Fractal geometry in architecture and design pdf
Fractal - WikipediaIn mathematics , a fractal is a subset of a Euclidean space for which the Hausdorff dimension strictly exceeds the topological dimension. Fractals tend to appear nearly the same at different levels, as is illustrated here in the successively small magnifications of the Mandelbrot set ;     because of this, fractals are encountered ubiquitously in nature. Fractals exhibit similar patterns at increasingly small scales called self similarity ,  also known as expanding symmetry or unfolding symmetry ; if this replication is exactly the same at every scale, as in the Menger sponge ,  it is called affine self-similar. Fractal geometry lies within the mathematical branch of topology. One way that fractals are different from finite geometric figures is the way in which they scale. Doubling the edge lengths of a polygon multiplies its area by four, which is two the ratio of the new to the old side length raised to the power of two the dimension of the space the polygon resides in. Likewise, if the radius of a sphere is doubled, its volume scales by eight, which is two the ratio of the new to the old radius to the power of three the dimension that the sphere resides in.
What is Fractal Geometry? - Junior Breakthrough Challenge Entry
Fractal geometry and architecture design: case study review
The increasing concerns on sustainability oriented buildings have added new challenges in building architectureral design and called for new design responses. Sustainable design integrates and balances the human geometries and the natural ones. As the language of nature, it is, therefore, natural to assume that fractal geometry could play a role in developing new forms of aesthetics and sustainable architectureral design. This paper gives a brief description of fractal geometry theory and presents its current status and recent developments through illustrative review of some fractal case studies in architecture design, which provides a bridge between fractal geometry and architecture design. Keywords: Fractal geometry, Architecture design, Sustainability. Introduction The idea of buildings in harmony with nature can be traced back to ancient Egyptians, China, Greeks and Romans. At the beginning of 21st century, the increasing concerns on sustainability oriented on buildings have added new challenges in building architecture design and called for new design responses.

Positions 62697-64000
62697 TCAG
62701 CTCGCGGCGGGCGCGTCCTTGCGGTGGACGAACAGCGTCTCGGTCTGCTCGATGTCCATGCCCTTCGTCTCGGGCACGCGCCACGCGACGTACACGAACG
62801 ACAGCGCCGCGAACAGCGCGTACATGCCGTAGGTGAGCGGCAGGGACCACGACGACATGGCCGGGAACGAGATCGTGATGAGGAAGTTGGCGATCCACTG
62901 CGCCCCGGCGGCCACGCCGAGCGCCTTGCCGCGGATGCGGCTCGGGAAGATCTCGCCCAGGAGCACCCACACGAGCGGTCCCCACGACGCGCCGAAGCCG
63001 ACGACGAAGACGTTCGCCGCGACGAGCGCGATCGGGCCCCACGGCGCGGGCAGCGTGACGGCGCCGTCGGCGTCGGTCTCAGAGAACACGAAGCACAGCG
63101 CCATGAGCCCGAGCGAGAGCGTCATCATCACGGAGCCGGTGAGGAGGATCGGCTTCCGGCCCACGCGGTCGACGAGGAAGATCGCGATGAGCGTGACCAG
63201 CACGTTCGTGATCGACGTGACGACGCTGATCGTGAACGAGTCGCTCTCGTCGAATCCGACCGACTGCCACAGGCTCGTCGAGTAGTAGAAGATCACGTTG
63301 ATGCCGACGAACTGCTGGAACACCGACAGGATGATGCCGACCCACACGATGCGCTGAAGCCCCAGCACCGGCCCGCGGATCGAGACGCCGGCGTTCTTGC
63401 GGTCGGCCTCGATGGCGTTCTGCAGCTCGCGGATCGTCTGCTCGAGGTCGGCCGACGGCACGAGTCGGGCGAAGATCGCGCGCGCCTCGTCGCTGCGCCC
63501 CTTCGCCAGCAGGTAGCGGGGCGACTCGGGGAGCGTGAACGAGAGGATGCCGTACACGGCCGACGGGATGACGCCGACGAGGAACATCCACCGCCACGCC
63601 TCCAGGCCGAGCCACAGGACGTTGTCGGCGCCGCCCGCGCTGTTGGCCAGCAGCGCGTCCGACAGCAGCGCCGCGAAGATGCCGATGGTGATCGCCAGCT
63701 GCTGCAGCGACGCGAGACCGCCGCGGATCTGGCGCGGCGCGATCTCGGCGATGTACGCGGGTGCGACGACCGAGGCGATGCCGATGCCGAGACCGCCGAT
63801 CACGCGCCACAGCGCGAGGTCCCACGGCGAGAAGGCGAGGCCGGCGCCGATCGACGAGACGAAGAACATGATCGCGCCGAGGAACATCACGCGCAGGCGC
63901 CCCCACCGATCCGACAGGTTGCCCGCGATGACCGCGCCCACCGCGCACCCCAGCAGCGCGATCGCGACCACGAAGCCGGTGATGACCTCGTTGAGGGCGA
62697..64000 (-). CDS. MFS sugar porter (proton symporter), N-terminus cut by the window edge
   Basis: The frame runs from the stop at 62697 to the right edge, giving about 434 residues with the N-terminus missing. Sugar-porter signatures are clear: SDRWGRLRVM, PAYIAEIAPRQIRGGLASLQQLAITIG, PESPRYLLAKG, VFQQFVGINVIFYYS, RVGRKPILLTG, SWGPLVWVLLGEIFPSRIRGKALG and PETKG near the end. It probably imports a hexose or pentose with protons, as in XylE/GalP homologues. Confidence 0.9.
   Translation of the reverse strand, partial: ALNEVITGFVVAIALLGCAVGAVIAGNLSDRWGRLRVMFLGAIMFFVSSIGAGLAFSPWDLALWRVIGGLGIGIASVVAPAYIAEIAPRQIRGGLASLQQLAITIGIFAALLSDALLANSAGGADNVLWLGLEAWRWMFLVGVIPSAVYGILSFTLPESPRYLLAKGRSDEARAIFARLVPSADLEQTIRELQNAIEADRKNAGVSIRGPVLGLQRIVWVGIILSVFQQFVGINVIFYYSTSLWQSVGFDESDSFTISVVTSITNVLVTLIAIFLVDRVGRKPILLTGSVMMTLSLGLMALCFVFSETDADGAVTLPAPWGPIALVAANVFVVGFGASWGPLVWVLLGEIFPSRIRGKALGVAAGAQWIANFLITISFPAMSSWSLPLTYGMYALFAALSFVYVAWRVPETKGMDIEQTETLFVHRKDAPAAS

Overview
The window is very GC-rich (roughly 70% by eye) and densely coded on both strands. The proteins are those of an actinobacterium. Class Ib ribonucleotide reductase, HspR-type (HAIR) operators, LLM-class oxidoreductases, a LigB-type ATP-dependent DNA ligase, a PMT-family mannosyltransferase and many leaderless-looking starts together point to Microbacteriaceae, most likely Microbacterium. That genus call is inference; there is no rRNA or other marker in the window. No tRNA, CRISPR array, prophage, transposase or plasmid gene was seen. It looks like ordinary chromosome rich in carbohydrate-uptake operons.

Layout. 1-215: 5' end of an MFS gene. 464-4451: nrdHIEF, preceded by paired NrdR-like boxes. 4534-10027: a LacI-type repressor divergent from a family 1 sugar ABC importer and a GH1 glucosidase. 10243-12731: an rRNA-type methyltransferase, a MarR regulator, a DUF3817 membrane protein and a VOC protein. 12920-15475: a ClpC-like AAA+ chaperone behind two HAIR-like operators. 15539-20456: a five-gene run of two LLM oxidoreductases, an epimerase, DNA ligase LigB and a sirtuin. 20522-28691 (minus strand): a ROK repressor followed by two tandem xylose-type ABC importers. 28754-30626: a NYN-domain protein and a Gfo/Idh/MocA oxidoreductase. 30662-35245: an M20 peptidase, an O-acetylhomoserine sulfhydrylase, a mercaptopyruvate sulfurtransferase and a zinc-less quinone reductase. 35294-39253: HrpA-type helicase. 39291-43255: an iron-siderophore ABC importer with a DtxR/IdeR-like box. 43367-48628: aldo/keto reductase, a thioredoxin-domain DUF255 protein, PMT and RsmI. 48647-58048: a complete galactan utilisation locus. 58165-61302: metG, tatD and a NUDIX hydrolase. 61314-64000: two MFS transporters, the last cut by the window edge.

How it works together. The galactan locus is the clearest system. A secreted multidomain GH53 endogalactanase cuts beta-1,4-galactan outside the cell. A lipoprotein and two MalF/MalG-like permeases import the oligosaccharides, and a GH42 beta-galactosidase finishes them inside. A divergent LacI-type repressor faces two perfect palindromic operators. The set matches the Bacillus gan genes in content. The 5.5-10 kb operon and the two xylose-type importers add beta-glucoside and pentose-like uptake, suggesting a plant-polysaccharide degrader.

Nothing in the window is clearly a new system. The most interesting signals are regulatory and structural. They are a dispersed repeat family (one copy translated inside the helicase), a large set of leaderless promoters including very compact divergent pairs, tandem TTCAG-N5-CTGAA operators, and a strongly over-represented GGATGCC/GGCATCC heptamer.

Since the late twentieth century, fractal architecture has been one of the most important themes discussed in architecture and it is based on the chaos and complexity theories. By categorizing the practical examples of this architectural approach, they are analyzed in terms of their relationship with nature using the logical reasoning method to achieve a favorable architecture. Betsky A. Violated Perfection: Architecture and the Fragmentation of the Modern. Rizzoli New York.